Let's Change Our Narrative About 'Africa'

Ultimately, we learn to overlook the light already present in these places. We come to think that our responsibility is to bring light when instead we should bear witness to a flame that already exists. In reality, where God is, there is light. If this whole created earth belongs to the Lord, there is no place his light doesn’t send forth a warm glow.

I used to volunteer with an organization called PEER Servants. PEER is an acronym for Partnering for Economic Empowerment and Renewal. PEER Servants partners with indigenous Christian microfinance institutions that want to help transform their communities and empower others to do the same. During my time as a volunteer, I learned about a woman in South Africa who used the profits from her business to begin a nursery school for her community. I read about a man in Uganda who wanted to expand his business so he could provide more jobs for his neighbors. These stories spread hope to my North Carolina home, a hope as warm as a rising sun.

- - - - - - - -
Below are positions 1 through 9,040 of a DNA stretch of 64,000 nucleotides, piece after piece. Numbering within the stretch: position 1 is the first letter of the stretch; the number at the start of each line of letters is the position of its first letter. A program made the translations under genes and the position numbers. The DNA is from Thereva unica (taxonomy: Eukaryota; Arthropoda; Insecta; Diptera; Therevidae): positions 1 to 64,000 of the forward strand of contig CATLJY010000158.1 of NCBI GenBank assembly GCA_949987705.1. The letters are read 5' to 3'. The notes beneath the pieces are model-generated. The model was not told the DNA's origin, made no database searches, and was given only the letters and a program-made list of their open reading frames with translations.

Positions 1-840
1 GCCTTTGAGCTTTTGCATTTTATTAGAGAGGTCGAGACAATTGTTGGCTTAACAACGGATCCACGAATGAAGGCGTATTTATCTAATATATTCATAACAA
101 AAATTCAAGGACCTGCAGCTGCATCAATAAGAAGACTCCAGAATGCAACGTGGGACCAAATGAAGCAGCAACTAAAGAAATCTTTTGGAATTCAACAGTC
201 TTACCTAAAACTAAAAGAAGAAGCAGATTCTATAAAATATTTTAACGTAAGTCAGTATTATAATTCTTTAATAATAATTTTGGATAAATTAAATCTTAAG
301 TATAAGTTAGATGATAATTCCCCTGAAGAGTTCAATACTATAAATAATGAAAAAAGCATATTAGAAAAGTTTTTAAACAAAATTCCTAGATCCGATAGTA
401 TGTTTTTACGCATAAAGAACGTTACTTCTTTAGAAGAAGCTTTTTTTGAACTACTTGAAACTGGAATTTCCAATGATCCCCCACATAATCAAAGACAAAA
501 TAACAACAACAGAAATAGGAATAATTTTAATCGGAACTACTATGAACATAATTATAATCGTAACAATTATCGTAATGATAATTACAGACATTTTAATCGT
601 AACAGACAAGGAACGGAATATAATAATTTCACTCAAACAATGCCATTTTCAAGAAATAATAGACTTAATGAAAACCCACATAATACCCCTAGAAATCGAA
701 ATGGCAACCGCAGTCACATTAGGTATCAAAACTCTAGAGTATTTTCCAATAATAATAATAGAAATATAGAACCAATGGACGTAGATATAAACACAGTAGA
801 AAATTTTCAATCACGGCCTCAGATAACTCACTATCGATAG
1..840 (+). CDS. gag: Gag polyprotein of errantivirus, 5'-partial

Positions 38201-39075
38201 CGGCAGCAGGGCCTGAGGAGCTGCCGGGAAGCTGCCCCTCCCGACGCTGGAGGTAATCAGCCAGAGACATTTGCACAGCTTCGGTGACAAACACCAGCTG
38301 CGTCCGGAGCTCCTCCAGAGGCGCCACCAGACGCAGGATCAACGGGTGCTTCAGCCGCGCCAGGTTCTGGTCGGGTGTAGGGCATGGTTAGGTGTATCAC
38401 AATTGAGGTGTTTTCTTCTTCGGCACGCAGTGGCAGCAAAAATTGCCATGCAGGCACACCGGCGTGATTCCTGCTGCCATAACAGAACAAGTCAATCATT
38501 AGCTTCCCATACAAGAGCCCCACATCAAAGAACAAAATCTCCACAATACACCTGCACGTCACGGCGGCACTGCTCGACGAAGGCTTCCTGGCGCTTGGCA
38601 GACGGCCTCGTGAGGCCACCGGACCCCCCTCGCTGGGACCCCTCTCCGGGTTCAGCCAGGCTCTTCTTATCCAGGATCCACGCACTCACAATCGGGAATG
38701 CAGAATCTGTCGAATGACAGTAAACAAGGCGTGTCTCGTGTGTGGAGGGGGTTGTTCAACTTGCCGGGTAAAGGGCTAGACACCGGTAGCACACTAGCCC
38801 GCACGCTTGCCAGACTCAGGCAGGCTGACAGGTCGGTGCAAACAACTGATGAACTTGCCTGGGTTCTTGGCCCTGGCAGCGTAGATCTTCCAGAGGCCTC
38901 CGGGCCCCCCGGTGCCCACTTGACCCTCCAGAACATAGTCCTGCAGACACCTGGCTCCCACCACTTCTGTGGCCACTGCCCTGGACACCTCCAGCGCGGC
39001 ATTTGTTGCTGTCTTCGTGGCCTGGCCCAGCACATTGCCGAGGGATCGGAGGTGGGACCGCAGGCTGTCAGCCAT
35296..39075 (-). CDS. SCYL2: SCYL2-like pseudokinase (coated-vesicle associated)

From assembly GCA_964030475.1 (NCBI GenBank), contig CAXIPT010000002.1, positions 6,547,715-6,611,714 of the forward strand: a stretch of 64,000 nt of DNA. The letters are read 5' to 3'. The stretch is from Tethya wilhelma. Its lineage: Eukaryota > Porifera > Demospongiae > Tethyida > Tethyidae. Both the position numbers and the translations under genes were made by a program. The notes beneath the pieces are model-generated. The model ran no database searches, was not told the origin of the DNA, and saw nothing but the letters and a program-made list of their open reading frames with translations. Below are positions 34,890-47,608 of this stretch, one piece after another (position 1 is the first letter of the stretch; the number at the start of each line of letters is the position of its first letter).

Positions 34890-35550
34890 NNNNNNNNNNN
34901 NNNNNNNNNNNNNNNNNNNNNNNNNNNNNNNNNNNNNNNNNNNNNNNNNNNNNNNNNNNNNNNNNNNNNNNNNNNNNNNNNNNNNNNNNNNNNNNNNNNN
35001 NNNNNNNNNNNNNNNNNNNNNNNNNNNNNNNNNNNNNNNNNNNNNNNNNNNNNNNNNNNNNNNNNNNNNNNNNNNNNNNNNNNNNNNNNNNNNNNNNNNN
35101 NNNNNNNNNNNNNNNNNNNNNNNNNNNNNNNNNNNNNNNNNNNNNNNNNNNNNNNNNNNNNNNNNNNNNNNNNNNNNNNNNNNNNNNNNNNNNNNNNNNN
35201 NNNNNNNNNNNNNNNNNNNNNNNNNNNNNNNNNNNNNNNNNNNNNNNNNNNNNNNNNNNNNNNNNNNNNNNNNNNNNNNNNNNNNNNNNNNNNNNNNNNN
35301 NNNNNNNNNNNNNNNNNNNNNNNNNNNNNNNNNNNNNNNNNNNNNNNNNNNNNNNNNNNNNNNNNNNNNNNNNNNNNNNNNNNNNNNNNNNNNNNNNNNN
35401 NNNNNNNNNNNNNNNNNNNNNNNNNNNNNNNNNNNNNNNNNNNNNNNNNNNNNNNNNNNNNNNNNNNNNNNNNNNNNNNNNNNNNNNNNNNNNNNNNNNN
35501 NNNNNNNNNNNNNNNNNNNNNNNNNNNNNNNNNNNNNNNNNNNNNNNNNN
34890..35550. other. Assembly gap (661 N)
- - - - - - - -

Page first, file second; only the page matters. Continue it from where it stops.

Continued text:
In the first chapter of the biblical book of John, Nathanael says to Phillip, “Can anything good come out of Nazareth?” to which Phillip answers, “Come and see.”

Based on the typical narrative the West gives the African countries, the question might become, “Can anything good come out of the African continent?” And I would answer, “Come and see.”

Palestinian Nonviolence: Muslims, Not Christians, Are the Leaders

100216_090527-1503-palestineWhenever I give talks on the effects of the Israeli occupation on Palestinian livelihood, the status of nonviolence as a means to resisting the occupation, and how I believe nonviolence is the only way to move forward to resolve the conflict and create a lasting peace between Israelis and Palestinians, one of the first and immediate questions I get from foreign visitors to my office in Bethlehem is, What you said is good, but what about the Muslims? Do they also believe in nonviolence? Do they understand it?" Even if I don't mention religion in my presentation -- and I rarely do -- this question always seems to make its way in our discussions.